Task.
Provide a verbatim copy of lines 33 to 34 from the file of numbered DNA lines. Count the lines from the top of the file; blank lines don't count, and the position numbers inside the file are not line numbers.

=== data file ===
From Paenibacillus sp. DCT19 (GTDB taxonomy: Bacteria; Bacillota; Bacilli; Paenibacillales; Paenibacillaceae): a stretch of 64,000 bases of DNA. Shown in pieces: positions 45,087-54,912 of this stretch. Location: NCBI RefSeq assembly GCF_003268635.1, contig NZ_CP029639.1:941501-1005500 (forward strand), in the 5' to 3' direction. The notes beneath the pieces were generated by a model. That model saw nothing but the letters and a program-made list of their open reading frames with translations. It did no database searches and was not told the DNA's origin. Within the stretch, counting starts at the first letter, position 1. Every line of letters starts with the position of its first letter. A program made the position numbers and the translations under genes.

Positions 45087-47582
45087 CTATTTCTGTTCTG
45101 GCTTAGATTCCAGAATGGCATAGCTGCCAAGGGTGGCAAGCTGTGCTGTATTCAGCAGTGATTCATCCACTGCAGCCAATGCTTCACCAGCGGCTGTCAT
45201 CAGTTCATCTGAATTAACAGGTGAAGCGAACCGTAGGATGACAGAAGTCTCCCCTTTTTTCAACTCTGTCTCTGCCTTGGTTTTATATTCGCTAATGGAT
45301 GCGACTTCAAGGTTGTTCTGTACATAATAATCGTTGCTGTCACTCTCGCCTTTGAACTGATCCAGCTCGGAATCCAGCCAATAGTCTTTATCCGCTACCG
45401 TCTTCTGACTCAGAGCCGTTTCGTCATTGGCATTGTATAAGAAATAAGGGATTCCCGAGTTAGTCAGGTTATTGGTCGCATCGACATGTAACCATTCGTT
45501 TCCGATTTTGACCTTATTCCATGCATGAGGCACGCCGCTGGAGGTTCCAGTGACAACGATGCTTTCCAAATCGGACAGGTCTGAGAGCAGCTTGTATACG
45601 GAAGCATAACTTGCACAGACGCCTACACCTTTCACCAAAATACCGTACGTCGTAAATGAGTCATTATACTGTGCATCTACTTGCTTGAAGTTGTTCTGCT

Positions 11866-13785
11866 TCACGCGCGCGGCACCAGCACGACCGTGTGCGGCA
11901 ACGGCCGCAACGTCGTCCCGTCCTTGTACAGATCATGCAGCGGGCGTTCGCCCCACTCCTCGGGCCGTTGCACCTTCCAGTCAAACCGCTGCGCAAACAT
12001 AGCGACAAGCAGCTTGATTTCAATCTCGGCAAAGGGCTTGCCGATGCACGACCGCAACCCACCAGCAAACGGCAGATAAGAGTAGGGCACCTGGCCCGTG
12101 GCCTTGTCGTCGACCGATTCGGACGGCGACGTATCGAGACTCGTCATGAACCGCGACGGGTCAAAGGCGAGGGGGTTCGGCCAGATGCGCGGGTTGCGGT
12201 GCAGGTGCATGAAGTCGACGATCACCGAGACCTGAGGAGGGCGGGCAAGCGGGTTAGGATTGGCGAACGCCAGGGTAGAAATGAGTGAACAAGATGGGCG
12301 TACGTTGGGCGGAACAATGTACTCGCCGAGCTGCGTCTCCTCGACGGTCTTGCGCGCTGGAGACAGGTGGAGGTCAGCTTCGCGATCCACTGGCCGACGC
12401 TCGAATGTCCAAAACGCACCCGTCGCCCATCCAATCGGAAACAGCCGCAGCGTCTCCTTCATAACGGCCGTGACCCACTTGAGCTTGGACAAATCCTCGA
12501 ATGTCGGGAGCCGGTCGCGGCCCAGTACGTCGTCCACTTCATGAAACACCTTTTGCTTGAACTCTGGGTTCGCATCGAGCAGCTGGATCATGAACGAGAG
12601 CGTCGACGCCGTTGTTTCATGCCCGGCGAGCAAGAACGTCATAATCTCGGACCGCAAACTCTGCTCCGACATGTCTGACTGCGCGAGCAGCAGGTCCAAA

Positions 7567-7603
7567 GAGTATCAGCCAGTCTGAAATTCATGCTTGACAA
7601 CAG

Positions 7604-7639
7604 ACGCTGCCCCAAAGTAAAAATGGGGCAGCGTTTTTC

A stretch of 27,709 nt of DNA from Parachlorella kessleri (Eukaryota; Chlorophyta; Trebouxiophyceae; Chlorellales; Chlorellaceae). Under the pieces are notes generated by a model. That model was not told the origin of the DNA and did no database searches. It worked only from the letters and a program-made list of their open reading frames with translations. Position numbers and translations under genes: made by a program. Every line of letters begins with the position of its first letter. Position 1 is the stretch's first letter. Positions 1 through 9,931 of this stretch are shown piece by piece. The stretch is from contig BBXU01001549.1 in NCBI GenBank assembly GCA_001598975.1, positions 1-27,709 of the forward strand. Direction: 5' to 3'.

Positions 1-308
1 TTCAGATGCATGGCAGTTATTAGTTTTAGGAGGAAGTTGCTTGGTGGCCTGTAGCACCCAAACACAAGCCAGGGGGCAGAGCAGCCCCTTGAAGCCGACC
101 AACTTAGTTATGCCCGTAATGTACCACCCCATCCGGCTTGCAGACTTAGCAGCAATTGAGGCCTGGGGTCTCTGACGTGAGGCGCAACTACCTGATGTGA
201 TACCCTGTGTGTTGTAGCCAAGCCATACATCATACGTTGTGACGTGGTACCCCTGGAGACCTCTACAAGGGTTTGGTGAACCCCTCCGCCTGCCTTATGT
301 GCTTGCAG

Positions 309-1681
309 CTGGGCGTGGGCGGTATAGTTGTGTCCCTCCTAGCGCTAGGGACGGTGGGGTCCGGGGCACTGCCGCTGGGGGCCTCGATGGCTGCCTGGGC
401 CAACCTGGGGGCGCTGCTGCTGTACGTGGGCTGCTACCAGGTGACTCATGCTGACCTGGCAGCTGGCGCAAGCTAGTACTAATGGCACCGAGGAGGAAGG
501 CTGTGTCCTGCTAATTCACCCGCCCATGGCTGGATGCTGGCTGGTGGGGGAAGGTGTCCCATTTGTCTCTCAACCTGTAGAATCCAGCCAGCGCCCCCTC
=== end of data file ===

401 CAACCTGGGGGCGCTGCTGCTGTACGTGGGCTGCTACCAGGTGACTCATGCTGACCTGGCAGCTGGCGCAAGCTAGTACTAATGGCACCGAGGAGGAAGG
501 CTGTGTCCTGCTAATTCACCCGCCCATGGCTGGATGCTGGCTGGTGGGGGAAGGTGTCCCATTTGTCTCTCAACCTGTAGAATCCAGCCAGCGCCCCCTC